An unusual but poised mix of noir and town-and-gown novel, bolstered by Stone’s well-honed observational skills.

DEATH OF THE BLACK-HAIRED GIRL

The death of a star student at an upper-crust university unsettles friends, faculty and family in a piercing novel from veteran novelist Stone (Fun With Problems, 2010, etc.).

Stone’s eighth novel introduces student Maud Stack as a privileged young woman enveloped by a cloud of danger and collapse. The manicured, Ivy-ish campus is rife with halfway-house residents, mentally ill homeless people and addicts—that last group a class that includes plenty of students, too. Maud has her own issues with drinking, but her biggest problems are the ongoing affair she’s pursued with Steven, a married professor, and a column she’s written for the campus paper mocking anti-abortion protesters at a nearby hospital. Just as Maud’s writing grabs attention and her relationship with Steven falls apart, she’s killed in a car accident. The novel isn’t halfway done by then, and what follows isn’t an easy morality play about abortion rhetoric or teacher-student relationships. Rather, Stone pursues a close study of how Maud’s death has undone many of the certainties of those around her. The incident drives her father back to drinking and pondering past corruptions. An adviser recalls her own history as a protester and reconsiders her faith. And Steven, who was arguing with a drunken Maud before her death, reckons with his own complicity. Stone gives this story the rough shape of a police procedural—Steven is the main person of interest—which gives the prose some snap and avoids sodden, moralizing lectures. What emerges from Stone’s crisp storytelling is a critique of tribalism of all sorts—religious, academic, police—that doesn’t damn those institutions but reveals how they work to protect their own interests at the expense of those of others.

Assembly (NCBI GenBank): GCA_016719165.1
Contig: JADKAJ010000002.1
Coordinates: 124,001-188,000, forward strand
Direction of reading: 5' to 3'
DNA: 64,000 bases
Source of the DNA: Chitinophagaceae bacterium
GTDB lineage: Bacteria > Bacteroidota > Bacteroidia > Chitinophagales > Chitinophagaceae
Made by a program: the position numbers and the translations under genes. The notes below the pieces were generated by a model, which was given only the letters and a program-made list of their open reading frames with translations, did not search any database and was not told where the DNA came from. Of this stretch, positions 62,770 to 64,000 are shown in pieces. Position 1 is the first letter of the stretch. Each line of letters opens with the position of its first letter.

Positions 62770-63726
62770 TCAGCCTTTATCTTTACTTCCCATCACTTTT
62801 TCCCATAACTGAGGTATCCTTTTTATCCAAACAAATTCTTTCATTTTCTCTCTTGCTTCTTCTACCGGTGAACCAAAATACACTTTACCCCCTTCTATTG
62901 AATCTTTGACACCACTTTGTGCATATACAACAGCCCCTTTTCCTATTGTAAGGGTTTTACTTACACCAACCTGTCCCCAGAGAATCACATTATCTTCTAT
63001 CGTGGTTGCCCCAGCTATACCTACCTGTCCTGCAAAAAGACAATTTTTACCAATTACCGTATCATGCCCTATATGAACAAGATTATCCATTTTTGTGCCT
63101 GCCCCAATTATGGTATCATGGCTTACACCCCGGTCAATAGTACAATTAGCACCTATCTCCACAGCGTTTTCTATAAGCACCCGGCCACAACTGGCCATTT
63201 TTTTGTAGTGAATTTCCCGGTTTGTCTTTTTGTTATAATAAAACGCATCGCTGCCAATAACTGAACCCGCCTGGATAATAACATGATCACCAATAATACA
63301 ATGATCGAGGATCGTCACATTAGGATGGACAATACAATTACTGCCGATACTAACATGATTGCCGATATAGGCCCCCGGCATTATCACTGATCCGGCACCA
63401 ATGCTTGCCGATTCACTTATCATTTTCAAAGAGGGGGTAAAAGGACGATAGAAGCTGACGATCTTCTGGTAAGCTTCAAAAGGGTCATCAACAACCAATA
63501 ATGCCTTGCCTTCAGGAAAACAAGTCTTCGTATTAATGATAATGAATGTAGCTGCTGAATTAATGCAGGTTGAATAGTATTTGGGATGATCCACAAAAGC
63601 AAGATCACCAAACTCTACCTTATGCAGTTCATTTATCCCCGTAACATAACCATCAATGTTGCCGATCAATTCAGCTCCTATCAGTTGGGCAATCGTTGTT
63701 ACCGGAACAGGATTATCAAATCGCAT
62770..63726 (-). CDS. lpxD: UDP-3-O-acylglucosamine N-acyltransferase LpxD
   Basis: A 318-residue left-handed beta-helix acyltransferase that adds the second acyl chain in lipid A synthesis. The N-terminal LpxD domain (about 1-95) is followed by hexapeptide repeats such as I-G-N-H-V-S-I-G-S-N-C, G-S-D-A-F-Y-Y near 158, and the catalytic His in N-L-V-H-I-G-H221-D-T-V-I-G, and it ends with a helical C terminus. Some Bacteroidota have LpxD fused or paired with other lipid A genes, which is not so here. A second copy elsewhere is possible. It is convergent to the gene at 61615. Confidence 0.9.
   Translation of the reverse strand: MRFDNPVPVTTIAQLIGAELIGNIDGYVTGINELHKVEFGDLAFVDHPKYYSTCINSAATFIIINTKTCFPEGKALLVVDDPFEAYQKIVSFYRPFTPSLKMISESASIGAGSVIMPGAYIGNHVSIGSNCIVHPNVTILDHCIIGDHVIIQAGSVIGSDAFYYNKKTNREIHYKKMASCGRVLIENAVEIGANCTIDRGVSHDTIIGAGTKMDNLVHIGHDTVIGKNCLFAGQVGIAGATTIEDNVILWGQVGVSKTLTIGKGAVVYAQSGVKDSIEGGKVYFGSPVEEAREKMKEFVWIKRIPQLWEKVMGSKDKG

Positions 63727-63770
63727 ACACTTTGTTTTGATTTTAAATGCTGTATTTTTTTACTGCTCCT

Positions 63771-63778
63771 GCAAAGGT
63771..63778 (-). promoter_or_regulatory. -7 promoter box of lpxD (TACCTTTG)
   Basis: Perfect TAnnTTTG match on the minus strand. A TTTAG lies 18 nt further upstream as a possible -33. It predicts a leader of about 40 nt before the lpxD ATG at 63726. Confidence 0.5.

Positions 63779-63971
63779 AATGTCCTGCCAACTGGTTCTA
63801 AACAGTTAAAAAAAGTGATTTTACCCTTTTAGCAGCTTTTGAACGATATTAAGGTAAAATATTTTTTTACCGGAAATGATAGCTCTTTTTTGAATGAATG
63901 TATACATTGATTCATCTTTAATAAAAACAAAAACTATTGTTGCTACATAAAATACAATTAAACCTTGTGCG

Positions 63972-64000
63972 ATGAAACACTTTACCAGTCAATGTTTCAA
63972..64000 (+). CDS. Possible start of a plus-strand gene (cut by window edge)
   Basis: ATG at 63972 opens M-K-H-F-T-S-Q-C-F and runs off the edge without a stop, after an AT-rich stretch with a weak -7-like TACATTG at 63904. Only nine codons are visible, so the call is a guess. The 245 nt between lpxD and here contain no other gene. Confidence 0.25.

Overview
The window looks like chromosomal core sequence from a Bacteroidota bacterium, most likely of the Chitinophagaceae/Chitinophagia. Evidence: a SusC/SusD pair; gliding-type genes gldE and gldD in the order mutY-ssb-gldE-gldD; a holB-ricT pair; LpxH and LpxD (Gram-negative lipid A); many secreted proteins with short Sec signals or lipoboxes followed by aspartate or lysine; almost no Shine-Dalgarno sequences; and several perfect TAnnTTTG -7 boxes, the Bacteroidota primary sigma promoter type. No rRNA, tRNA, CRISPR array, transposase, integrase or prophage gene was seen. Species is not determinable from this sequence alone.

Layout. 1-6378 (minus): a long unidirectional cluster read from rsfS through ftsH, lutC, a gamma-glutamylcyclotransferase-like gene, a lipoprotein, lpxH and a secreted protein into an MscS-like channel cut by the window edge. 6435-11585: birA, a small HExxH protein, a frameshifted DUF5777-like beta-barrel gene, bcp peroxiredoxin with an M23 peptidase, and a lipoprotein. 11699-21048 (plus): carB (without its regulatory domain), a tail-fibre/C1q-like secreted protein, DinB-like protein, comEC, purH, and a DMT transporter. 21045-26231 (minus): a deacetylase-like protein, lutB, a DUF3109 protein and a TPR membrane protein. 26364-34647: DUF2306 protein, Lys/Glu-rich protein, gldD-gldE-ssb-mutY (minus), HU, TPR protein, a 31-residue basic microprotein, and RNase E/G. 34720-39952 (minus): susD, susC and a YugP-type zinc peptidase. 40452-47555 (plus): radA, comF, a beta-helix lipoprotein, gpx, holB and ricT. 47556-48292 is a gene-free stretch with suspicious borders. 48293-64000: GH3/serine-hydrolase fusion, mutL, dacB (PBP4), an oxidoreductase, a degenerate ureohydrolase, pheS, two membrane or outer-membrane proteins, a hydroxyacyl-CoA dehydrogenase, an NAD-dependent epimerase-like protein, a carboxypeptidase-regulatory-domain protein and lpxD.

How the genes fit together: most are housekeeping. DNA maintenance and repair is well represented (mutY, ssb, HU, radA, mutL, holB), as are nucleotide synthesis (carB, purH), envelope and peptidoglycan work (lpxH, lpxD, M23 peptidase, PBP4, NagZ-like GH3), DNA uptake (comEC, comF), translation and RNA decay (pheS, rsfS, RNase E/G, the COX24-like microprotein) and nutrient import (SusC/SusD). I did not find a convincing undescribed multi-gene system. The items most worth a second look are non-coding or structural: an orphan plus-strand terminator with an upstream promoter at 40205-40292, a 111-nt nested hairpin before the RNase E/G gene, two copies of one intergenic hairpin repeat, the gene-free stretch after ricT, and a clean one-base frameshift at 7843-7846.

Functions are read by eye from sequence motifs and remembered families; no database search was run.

An unusual but poised mix of noir and town-and-gown novel, bolstered by Stone’s well-honed observational skills.

Pub Date: Nov. 12, 2013

ISBN: 978-0-618-38623-9

Page Count: 288

Publisher: Houghton Mifflin Harcourt

Review Posted Online: Aug. 4, 2013

Kirkus Reviews Issue: Sept. 1, 2013

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The best-selling author of tearjerkers like Angel Falls (2000) serves up yet another mountain of mush, topped off with...

SUMMER ISLAND

Talk-show queen takes tumble as millions jeer.

Nora Bridges is a wildly popular radio spokesperson for family-first virtues, but her loyal listeners don't know that she walked out on her husband and teenaged daughters years ago and didn't look back. Now that a former lover has sold racy pix of naked Nora and horny himself to a national tabloid, her estranged daughter Ruby, an unsuccessful stand-up comic in Los Angeles, has been approached to pen a tell-all. Greedy for the fat fee she's been promised, Ruby agrees and heads for the San Juan Islands, eager to get reacquainted with the mom she plans to betray. Once in the family homestead, nasty Ruby alternately sulks and glares at her mother, who is temporarily wheelchair-bound as a result of a post-scandal car crash. Uncaring, Ruby begins writing her side of the story when she's not strolling on the beach with former sweetheart Dean Sloan, the son of wealthy socialites who basically ignored him and his gay brother Eric. Eric, now dying of cancer and also in a wheelchair, has returned to the island. This dismal threesome catch up on old times, recalling their childhood idylls on the island. After Ruby's perfect big sister Caroline shows up, there's another round of heartfelt talk. Nora gradually reveals the truth about her unloving husband and her late father's alcoholism, which led her to seek the approval of others at the cost of her own peace of mind. And so on. Ruby is aghast to discover that she doesn't know everything after all, but Dean offers her subdued comfort. Happy endings await almost everyone—except for readers of this nobly preachy snifflefest.